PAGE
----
Love Bites: On Finding Your Way With Aretha Franklin
This month's columnist explores finding his way through life with the music of Aretha Franklin
I fell in love with Aretha Franklin when I was 13. The first album I bought was her Greatest Hits collection, which I listened to so much that the case eventually came apart in my hands.
Her music helped me find ways of comprehending what I felt, even before I could speak English and understand the words. The melodies would move me from place to place. When I closed my eyes, the ups and downs of her vocal range felt like flying through an intricate landscape. It moved me through exhilaration and anxiety. Through growing-up. Through falling in love and out of it. Through anger and inspiration.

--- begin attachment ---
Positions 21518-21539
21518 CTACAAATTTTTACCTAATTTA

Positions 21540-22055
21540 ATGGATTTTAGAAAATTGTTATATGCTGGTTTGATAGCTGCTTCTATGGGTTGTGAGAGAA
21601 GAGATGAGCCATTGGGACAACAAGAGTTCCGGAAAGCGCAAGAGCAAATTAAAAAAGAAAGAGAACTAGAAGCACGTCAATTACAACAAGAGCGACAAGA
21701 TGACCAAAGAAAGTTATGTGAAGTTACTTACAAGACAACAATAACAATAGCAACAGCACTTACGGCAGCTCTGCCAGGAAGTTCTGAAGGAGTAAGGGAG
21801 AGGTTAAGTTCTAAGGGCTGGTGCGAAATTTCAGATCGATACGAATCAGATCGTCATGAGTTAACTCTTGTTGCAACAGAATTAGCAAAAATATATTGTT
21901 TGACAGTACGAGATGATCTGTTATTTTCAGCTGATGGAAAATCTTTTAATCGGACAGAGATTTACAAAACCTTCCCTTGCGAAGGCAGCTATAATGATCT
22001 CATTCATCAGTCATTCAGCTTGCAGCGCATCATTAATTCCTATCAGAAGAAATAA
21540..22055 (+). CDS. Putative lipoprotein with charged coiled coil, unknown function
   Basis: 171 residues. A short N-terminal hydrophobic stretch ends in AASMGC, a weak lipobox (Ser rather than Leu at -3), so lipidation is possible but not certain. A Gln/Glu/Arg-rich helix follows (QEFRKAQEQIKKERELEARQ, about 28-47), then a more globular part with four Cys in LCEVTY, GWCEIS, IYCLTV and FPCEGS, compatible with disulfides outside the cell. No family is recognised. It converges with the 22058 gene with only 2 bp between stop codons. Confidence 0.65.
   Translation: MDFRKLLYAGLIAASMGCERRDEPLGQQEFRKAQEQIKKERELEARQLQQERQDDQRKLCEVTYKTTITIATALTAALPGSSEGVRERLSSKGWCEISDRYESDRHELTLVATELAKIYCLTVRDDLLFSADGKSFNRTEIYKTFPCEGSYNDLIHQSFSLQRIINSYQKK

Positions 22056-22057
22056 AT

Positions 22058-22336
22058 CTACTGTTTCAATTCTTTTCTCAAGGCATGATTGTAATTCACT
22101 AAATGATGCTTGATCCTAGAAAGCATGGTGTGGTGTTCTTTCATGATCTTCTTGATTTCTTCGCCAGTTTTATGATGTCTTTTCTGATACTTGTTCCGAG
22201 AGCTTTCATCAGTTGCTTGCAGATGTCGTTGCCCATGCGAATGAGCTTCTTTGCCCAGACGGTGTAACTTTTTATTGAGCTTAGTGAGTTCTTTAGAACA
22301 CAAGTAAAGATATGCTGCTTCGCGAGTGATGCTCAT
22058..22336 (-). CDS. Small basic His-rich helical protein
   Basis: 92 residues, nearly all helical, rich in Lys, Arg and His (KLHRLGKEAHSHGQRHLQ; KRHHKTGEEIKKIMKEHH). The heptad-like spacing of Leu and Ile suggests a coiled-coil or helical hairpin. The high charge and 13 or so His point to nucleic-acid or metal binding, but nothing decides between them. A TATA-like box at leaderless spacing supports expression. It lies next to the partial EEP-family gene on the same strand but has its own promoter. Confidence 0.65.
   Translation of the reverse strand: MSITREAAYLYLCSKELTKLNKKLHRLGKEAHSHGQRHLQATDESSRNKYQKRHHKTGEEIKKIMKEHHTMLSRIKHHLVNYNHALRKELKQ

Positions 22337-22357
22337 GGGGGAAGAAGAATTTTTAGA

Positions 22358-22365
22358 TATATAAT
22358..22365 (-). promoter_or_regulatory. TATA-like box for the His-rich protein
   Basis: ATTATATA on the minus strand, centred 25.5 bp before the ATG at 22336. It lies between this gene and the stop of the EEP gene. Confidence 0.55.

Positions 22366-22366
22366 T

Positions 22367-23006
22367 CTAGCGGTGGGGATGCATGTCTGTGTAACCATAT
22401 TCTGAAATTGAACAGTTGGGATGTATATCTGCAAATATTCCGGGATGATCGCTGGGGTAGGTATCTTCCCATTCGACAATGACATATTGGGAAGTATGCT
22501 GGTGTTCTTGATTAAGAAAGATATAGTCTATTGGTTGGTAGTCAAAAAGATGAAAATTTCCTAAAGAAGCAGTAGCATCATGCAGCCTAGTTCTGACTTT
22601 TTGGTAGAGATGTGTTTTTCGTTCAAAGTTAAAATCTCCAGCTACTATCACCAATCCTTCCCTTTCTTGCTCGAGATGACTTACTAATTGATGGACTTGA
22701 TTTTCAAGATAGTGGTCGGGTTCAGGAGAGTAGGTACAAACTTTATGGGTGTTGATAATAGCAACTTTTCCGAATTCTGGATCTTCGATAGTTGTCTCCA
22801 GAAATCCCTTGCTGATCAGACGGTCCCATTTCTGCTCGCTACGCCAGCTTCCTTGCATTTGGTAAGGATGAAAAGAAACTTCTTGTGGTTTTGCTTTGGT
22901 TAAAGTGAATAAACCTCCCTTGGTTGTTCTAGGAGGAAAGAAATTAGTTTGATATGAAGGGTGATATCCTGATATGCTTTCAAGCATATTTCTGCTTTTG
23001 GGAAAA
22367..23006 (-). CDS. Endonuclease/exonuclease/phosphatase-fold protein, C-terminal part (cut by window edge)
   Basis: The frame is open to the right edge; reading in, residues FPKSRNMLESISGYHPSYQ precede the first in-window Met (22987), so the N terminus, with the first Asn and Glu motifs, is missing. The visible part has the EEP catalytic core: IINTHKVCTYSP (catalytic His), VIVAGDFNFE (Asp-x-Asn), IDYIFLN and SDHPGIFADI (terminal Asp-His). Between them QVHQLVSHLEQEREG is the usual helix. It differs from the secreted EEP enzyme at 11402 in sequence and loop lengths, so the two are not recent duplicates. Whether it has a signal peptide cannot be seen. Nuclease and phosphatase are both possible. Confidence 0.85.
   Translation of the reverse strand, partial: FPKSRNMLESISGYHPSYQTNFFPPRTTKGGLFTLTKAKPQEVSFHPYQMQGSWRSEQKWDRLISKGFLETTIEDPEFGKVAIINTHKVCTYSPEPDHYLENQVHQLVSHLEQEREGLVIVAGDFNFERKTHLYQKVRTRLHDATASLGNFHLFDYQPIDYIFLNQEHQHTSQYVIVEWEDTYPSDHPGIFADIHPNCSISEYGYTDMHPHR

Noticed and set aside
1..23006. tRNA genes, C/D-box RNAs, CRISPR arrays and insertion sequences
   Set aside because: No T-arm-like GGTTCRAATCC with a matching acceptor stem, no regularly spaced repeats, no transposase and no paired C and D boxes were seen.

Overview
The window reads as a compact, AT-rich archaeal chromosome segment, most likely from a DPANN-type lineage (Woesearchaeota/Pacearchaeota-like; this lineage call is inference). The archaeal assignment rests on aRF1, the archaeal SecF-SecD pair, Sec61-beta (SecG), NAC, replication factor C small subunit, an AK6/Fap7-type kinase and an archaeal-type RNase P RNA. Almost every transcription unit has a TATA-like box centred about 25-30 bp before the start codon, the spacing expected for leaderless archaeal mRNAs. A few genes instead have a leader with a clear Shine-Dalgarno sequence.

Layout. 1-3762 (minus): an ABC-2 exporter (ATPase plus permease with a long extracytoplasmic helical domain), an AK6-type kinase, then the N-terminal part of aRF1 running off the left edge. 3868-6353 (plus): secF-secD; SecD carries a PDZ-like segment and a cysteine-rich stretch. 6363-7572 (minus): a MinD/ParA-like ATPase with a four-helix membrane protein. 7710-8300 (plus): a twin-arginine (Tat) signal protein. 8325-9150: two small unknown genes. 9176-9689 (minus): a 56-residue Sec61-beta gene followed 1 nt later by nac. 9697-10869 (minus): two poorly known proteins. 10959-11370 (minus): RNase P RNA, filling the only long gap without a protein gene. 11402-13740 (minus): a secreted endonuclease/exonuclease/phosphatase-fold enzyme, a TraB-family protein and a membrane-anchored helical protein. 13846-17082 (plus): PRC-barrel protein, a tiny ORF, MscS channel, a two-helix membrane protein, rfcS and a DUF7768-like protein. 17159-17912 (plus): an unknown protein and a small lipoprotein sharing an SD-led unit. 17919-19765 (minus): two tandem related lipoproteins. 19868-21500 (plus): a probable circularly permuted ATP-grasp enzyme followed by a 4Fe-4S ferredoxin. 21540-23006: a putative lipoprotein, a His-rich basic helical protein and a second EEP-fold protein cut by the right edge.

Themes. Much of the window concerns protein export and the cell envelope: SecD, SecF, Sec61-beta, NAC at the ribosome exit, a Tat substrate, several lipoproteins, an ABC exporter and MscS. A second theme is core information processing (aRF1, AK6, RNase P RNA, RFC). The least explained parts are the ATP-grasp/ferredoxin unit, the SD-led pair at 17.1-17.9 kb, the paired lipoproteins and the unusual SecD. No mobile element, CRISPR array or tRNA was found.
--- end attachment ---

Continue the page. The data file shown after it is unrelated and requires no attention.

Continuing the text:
Aretha’s performances helped pave a path for an anxious kid to feel his way through the world. From the isolation of immigrating to a new country when I was 17, to the isolation of COVID lockdowns when I was 30. It even helped me learn English when I needed it (you’d be surprised at how many of her songs spell a word like R-E-S-P-E-C-T).
She became a mother at 12 and then again at 14. She knew grief and she knew oppression, but she also knew how to fight. She offered to post bail for Angela Davis. She sang at Martin Luther King Jr.’s funeral and Barack Obama’s inauguration. Ms. Franklin knew the world, you could hear it in her voice.
But she also weaved the introspective emotional tapestry of living in that world and its soulful melancholia. In my favourite video of Aretha, shot just before she passed, she’s messing about on the piano at home. Her improvisation goes from sacred to silly, in a bid to amuse her granddaughter – who you can hear laugh in the background.
A maker of worlds, so late in life, still reaching kids who need those worlds created for them.